de(tales): outhouse

de(tales): outhouse

de(tales): outhouse

Katelyn is one of those people that I always want to spend more time with. I've had the pleasure of some lovely talks with her over good food and I've loved every moment of it. She is truly a kind and wise soul, and a good friend. She is also a thoughtful, talented writer, though once you read her piece, that will go without saying.   Her de(tale) was exactly what I needed to hear, just now, and I suspect that might be true for many of you as well. 

Enjoy. 

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de(tales): outhouse

The outhouse was nestled near the back of Camp Whip-Poor-Will, where, for time immemorial (or at least since 1949), the Girl Scout Troops of Western Ohio had gathered to cook tinfoil dinners over precarious campfires and canoe down the Little Miami River and sing dumb songs about donut shops and camp counselors who, when stripped of their makeup, looked like Frankenstein. We did all this for one reason: to become “girls of courage, confidence, and character.” That’s also why we peed in a hole in the ground.

Our troop moms had instructed us of well-flushed ilk in this new experience. Their rules swarmed us like flies. Be sure to take a buddy. Be sure to put the seat down. Be sure not to let the door slam when you’re done, especially at night. “I don’t want to hear that door tonight,” warned one of our troop moms, who was also my real mom.

But the troop moms needn’t worry about doors slamming at night, for we girls had developed another unspoken rule: Go during the day. Get your bladder and bowels in sync with the sun.

We slept in platform tents, our metal beds huddled in the middle of the 12-by-12-foot platform by a centripetal fear. On the canvas stretched over our tents sat wolf spiders the size of saucers. One fellow scout, who had mesmerizing dreadlocks and wore glasses, told me that she had come into the tent one afternoon to find a spider sitting on her pillow. On her pillow. If these creatures had the nerve to lounge on our bedding in broad daylight, who knows what they would do in the dark?

If you went to the outhouse during the day, you could at least see the dreaded thing, be it a spider or sprinkles on the seat. And by seeing, you conquered. But during a nighttime trek to the outhouse, taken only out of desperation, you couldn’t see what you couldn’t see. Which led you to fill in the black hole of knowledge with all sorts of phantoms.

I was expert at doing so, in fact. As a child I had chronic nightmares and hallucinations. A sweet blonde doll that my grandparents had given me blinked at me on many occasions. The thought drove me to such anxiety that my dad had to cover the shelf where she sat with a pillowcase. It stayed hanging there until I was 12. Toys that moved, ghosts that pulled on your hair, bodiless heads that appeared in bathroom mirrors—they all cycled through my mind the way superheroes and Christmas gifts cycled through those of other children.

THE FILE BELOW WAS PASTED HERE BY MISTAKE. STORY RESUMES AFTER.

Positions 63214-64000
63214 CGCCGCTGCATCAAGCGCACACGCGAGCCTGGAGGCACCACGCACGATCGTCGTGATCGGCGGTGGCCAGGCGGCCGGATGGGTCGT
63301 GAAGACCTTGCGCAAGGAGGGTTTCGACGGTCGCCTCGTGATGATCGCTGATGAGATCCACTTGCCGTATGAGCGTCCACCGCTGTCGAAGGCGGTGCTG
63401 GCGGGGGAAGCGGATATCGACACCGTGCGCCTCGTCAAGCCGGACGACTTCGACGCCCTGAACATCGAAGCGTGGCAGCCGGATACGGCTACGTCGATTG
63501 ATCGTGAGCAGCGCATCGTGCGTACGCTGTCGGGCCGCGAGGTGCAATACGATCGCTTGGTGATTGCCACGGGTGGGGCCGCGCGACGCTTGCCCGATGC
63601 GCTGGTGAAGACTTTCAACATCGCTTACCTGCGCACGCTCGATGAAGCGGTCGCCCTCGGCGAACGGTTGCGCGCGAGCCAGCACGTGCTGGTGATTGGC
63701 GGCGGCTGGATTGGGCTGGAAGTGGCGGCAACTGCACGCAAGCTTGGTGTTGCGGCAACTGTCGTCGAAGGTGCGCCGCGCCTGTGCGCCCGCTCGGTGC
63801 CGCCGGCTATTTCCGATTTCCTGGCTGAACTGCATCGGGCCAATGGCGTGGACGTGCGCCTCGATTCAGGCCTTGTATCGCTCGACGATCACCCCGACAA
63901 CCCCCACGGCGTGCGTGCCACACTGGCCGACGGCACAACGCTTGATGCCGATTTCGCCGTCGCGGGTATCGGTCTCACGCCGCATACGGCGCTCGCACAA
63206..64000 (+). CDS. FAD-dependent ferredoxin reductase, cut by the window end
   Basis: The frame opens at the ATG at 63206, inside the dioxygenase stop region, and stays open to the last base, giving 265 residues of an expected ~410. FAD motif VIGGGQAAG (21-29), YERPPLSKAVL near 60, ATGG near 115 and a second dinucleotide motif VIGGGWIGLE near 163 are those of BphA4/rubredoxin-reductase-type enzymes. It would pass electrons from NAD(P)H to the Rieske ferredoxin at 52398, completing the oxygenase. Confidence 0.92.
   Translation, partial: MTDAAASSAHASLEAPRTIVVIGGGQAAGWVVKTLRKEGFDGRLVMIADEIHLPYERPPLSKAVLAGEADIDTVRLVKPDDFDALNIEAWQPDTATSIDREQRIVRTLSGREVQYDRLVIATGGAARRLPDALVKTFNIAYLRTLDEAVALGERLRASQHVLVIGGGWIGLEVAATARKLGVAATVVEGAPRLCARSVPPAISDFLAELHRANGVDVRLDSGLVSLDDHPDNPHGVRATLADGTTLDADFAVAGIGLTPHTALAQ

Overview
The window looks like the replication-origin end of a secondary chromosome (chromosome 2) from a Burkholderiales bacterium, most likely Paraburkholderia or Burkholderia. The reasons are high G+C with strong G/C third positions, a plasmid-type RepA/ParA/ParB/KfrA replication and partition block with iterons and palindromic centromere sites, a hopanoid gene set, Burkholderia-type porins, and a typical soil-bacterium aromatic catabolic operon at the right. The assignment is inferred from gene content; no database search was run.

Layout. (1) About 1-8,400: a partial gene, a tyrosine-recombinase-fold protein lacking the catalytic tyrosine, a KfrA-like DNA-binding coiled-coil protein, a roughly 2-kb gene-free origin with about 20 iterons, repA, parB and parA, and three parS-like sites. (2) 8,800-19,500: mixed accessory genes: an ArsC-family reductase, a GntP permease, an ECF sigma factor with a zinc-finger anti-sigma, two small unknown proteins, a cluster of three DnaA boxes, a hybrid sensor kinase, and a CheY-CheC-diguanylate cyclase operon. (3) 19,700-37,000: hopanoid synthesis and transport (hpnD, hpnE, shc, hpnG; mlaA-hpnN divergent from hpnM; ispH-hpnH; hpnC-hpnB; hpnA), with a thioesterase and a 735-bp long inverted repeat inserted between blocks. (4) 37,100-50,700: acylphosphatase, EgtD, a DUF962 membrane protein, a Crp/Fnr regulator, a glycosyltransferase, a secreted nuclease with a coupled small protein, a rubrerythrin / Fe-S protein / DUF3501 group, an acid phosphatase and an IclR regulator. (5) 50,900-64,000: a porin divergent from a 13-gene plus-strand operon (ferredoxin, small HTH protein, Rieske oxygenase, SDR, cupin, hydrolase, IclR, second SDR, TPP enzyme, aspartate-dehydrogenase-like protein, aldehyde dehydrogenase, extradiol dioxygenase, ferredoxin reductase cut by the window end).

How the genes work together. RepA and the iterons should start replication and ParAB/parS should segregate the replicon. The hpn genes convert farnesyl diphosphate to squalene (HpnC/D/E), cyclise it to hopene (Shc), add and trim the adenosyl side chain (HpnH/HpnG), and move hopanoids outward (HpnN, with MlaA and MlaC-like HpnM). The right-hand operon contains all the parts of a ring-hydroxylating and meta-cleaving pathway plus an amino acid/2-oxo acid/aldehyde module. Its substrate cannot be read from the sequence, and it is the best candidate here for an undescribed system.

A fear of the dark “begins in childhood as a fear of the unexpected,” says Thomas Ollendick, a child psychologist at Virginia Tech. Note he says begins in childhood. Articles online assure readers that yes, noctophobia afflicts adults too. The reason for this, we are told, is evolution: Our ancestors who got spooked in pitch-black woods were more likely to fend off a predator, and thus more likely to survive, and to pass on their fears to us.

Well, okay. But a fear of a hippo or rival tribe serves little use in suburbia. There, fear of the dark becomes dumbly crippling. The same is true about a fear of the unknown, about what tragedy or misfortune might befall us in the future. It serves us, our minds and spirits, no good. That’s why I think Jesus meant for us to focus on today, with its attendant challenges and headaches, so that we can invest our energy in real problems rather than expend it on imagined ones.

One real problem I faced at Girl Scout camp is that in the middle of the night, inevitably, I would need to pee. I found my flashlight next to the metal bed in the middle of the tent, and poked the girl next to me: “Can you come with me?” Pulling on our boots, we fumbled our way out the canvas opening and waved our flashlights around the campsite. No ghosts. Not even a ground squirrel. We yell-whispered while we trudged all the way to the outhouse, and all the way back, before crawling back into our sleeping bags, backsides unbitten.

I remember there was a woman in her 60s who was staying in the camp unit next to ours. Our troop moms had told us she was there alone for the week. She was a veteran scout with short hair who wore a canvas vest with lots of pockets. I imagined her sleeping in one of the platform tents alone, the other three beds empty. At the time I found her behavior odd and unnerving. Why would she—how could she—stay in the woods by herself for an entire week?

Now, with 12 years of scouting behind me, and not one fear having coming true, I don’t find her solitude in the woods so odd anymore. It’s something I’d like to try sometime.

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J12_4119Katelyn Beaty is managing editor of Christianity Today magazine, based in the Chicago suburbs. She's working on a book about women and work/vocation. Find her on Twitter @KatelynBeaty.

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You can check out the other de(tales) (so far) here.

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